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The Somber Dance Essay, Research Paper
The Somber Dance
Theodore Roethke, poet and author, has contributed many well-known pieces to American
literature. Roethke wrote close to 200 notebooks worth of poems. Only three percent of the poems in his
notebooks were actually published. Most pieces, well-known to the public, are collections of poems such
as The Waking, which he won a Pulitzer prize for in the mid 1950?s. The Lost Son and Open House are
two other collections pieces of Roethke. A couple novels also helped this aspiring author and poet
achieve his status among literature; Words for the Wind and The Far Field. All of the works just
mentioned were not achieved by Roethke until he was well into his late 20?s. As a child, he was hardly
one who would have been expected to become a major American poet.
Saginaw, Michigan, 1908, Otto and Helen Roethke welcomed their son Theodore into the world.
Theodore?s future relationship with his parents would not be a considerable special one, especially with
his father. Otto, a floriculturalist and greenhouse owner would have his mood swings with his two sons.
Mood swings increased as Otto?s consumption of alcohol increased. On the outside it seemed Theodore
could handle his father?s awful drunken and abusive side. Years later, Theodore would express his true
pain emotionally and physically in several of his poems. As for Charles, his brother, it was obvious he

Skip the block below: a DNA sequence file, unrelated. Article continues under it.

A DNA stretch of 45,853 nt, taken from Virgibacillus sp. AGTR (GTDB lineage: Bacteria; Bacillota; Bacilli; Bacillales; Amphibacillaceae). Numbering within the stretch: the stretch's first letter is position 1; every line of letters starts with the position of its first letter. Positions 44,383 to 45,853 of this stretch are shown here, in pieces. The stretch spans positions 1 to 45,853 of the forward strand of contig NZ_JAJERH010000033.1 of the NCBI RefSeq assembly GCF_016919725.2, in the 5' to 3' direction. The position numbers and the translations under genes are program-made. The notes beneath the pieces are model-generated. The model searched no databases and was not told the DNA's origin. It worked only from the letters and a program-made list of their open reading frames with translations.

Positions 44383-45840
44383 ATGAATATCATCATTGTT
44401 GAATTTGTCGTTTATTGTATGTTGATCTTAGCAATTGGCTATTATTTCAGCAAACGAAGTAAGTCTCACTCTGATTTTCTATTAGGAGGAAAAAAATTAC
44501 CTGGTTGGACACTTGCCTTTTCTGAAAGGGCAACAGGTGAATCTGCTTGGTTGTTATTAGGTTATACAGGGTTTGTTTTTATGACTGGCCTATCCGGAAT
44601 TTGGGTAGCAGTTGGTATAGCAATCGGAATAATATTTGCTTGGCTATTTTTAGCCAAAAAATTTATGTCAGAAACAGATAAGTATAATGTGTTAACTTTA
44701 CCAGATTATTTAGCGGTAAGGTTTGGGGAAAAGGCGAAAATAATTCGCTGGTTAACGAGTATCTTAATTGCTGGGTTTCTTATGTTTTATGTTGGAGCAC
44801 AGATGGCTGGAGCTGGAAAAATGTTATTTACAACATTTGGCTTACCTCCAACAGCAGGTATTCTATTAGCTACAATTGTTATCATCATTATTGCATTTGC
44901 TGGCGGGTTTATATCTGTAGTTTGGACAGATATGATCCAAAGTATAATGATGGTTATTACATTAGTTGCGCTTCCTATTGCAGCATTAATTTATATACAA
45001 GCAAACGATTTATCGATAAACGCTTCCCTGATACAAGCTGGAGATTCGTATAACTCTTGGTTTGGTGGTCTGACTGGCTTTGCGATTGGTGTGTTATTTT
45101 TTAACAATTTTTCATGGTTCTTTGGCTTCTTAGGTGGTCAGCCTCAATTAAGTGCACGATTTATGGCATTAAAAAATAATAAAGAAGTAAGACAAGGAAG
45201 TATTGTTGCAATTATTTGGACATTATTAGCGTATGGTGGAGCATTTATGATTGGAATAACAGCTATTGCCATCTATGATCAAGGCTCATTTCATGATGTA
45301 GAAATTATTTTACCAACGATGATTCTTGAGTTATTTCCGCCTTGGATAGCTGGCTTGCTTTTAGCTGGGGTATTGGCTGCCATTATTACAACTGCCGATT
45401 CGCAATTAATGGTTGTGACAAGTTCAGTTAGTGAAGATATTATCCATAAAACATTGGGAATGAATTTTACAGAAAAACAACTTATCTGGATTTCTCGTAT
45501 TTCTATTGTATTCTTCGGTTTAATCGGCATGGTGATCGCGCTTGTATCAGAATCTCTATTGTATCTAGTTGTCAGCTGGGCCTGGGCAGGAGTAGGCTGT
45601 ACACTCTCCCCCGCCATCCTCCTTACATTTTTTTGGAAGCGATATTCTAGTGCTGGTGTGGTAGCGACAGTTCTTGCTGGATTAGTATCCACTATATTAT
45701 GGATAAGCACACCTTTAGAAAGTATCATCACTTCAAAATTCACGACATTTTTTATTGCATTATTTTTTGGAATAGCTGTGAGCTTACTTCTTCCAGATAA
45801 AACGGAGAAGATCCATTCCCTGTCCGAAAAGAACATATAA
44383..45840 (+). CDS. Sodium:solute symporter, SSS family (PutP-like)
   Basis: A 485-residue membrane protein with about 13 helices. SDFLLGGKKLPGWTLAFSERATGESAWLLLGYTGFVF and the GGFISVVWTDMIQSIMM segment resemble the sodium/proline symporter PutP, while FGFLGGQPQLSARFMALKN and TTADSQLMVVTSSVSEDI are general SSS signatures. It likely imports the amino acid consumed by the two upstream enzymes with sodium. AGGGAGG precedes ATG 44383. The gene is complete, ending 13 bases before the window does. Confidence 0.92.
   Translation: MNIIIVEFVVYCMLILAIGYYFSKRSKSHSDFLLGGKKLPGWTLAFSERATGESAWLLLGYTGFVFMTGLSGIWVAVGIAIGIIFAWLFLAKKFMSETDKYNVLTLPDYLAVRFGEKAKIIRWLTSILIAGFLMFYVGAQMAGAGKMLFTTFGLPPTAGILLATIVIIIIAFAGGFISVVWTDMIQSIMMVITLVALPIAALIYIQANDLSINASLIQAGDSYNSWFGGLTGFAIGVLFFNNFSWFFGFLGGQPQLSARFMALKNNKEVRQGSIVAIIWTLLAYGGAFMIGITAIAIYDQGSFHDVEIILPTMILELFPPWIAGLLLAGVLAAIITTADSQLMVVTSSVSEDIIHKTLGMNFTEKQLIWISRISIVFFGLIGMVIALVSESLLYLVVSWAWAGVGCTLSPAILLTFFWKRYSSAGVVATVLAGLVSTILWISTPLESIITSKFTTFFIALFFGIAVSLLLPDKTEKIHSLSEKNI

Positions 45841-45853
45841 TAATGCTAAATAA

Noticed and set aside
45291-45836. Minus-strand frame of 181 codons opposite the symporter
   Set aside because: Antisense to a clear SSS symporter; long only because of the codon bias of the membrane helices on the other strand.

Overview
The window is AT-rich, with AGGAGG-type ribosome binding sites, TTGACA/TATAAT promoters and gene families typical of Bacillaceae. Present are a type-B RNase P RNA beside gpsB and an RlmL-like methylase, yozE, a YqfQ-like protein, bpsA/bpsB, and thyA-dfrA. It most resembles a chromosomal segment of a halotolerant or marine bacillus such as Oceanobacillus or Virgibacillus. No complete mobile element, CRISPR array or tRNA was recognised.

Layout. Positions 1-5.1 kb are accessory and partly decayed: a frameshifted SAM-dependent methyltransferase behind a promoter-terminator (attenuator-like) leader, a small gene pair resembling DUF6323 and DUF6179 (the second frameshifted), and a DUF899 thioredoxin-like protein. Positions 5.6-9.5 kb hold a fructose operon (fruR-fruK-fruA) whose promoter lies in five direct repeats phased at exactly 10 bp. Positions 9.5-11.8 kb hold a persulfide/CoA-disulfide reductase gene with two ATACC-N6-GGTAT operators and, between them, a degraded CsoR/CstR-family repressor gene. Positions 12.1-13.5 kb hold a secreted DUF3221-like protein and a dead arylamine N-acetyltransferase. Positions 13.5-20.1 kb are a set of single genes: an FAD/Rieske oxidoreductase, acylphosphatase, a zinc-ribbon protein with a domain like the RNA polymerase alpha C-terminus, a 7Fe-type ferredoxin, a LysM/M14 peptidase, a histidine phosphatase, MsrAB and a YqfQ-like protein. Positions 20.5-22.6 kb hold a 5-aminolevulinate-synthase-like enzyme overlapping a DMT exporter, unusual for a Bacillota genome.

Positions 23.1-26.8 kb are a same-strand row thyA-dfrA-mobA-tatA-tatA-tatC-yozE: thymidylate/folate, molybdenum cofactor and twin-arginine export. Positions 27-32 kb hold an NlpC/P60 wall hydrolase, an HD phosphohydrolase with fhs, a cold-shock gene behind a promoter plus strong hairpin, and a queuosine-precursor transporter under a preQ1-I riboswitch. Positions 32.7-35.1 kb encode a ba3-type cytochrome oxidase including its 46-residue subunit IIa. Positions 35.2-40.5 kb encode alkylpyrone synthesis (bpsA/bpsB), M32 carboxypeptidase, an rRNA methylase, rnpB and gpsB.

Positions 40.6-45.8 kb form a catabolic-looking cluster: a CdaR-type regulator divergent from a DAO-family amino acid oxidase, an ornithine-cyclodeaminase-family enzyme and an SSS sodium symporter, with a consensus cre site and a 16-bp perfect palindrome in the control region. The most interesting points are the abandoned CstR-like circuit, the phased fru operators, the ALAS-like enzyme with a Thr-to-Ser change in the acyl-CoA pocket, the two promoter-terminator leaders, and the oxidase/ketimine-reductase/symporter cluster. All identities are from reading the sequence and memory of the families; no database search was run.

could not handle the pain. Charles committed suicide when Theodore was 14. Several months afterwards
Otto passed away of cancer. These two deaths did not stop Theodore in his tracks. He graduated high
school and went onto University of Michigan and later to Harvard for graduate study. Harvard is where
Roethke first began to discuss and write poetry openly.
Theodore?s career began as an English instructor at a college in Pennsylvania. Just a few years
later he became an English professor at University of Michigan. Roethke was a well-liked professor. He
always wanted to be remembered as unique. In order to accomplish being unique, Theodore would
occasionally extend the classroom sessions into a local bar. Some of his former students are well-known
poets now such as Richard Hugo and James Wright. During his employment at University of Michigan,
Theodore began having nervous breakdowns and a slight problem with alcoholism. His father?s problems
with alcohol is reflected in Theodore?s use of it. The nervous breakdowns, however, eventually led him to
the hospital. He tried too hard to be such an outstanding professor by doing too much. His mind was not
able to keep up with his body. Many co-workers did not understand the mental problems Roethke was
having and assumed he was mentally insane and incapable to continue teaching. This began interfering
with his job. Things started looking up however when he re-united with one of his former students,
Beatrice O?Connell. The two fell in love after and became married when Theodore was 45. His
happiness in his marriage did not keep away his mental frustrations though. It was interfering with work